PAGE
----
We then proposed two methods to model locally coupled myosin
ensembles: the weakly-correlated and the linear
theory. The linear theory is consistent with detailed computer simulations
and fits motility experiments at high and low calcium (Fig. 2B). Unlike computer simulations, the
theory is sufficiently accurate and efficient to allow both parameter
estimation and a sensitivity analysis. |
Publication 2: a complete model |
Reference: Walcott, S., Muscle activation described with a differential equation model for
large ensembles of locally coupled molecular motors. Physical Review E,
Volume 90(4), pages 42717. 2014. PDF In
this paper, we developed a theory for locally coupled myosin ensembles that
applies to physiologically relevant conditions. The basic idea of the theory is to
divide the thin filament into two phases. In the "active" phase,
myosin molecules are uncoupled and bind to actin without any interference
from the regulatory proteins. In
the "inactive" phase, myosin molecules are not bound to the thin
filament. It is only at the
border between the two phases that local coupling between myosin molecules is
important. The
size of the active and inactive phases is described by a set of linear
ordinary differential equations (ODEs).
The uncoupled myosin molecules in the active phase are described by
the integro-partial differential equations (iPDEs) we derived in Project 1. We can then describe the entire system
with a set of coupled ODE-iPDEs. The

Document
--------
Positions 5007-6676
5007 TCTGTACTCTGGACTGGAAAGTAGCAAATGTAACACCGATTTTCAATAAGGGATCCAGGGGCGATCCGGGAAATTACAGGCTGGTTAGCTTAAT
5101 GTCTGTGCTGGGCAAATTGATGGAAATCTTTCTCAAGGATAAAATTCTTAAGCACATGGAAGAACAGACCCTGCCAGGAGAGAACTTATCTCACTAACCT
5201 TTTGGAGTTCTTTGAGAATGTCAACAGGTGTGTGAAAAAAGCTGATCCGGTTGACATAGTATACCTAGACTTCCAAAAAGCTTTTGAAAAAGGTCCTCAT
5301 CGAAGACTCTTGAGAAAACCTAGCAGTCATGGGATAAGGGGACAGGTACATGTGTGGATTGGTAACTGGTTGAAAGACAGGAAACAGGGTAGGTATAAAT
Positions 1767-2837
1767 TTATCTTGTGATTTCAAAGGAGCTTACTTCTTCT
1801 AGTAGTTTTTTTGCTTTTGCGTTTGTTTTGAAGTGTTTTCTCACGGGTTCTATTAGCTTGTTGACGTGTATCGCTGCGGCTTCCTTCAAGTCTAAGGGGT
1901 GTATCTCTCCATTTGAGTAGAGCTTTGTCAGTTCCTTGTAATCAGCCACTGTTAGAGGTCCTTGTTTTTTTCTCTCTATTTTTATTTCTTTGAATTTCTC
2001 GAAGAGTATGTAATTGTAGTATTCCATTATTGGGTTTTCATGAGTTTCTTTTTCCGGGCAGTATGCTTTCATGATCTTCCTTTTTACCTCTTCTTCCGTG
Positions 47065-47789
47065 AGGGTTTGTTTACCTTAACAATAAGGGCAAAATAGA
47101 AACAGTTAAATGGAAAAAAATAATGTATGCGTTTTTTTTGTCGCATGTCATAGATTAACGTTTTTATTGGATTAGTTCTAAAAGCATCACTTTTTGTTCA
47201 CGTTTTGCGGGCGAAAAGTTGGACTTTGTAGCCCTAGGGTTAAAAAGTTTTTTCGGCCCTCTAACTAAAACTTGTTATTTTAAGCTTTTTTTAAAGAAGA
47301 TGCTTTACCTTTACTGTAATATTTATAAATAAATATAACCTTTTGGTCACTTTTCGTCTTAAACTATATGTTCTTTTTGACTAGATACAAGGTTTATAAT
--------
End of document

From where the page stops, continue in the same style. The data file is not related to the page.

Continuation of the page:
derivation of these equations requires the assumption that the thin filament
can be divided into two phases.
We tested the validity of this assumption by performing simulated
experiments. In one of these
simulated experiments (Fig. 3), we applied a time-varying force to a thin
filament. Using Monte-Carlo
methods, we explicitly simulated the behavior of 1000 myosin molecules as
they interacted with this thin filament.
The position of the thin filament and the proportion of myosin
molecules bound to the thin filament showed complex behavior as a function of
time. The coupled ODE-iPDEs of our theory reasonably reproduced this complex
behavior (Fig. 3). We therefore
conclude that our assumption is reasonable. Figure 3: The theory is consistent with
simulations, suggesting that our assumptions are reasonable. We simulated the behavior of a large
ensemble (1000 molecules) of myosin interacting with a thin filament. In these simulations, a time-variable
force was applied to the thin filament (bottom). The theory successfully predicts the
proportion of myosin molecules bound to the filament (middle) and the
position of the thin filament (top). A desire to model calcium-dependent muscle activation was our primary
motivation for developing this theory.
So, can we use this theory to describe activation experiments? In publication 1, we showed that it
could fit measurements of regulated thin filament speed as a function of ATP
at low and high calcium in the motility assay. This new theory allows us to describe
experiments at variable calcium.
For example, we used the model to fit measurements of isometric force
as a function of pCa (the negative log of the
calcium concentration) (Fig. 4A).
We then predicted the results of experiments measuring thin filament
speed as a function of pCa. The model is consistent with recently
published measurements (Fig. 4B). Our theory efficiently describes the behavior of locally coupled
myosin ensembles (Fig. 3). The
theory reasonably fits experimental measurements at the fiber scale, and can
be easily used to estimate parameters (Fig. 4A). Finally, the model successfully
predicts experimental results (Fig. 4B).
The success of the model raises the hope of developing a micro- to
macro-scale muscle model. Figure 4: The model describes
experiments at variable calcium.
A. Isometric force as a function of pCa
(negative log of the calcium concentration) for a muscle fiber. Data are reasonably fit by the
theory. The theory has a single
parameter. B. Prediction of
motility speed as a function of pCa is consistent
with experimental measurements. |
Primary Collaborators |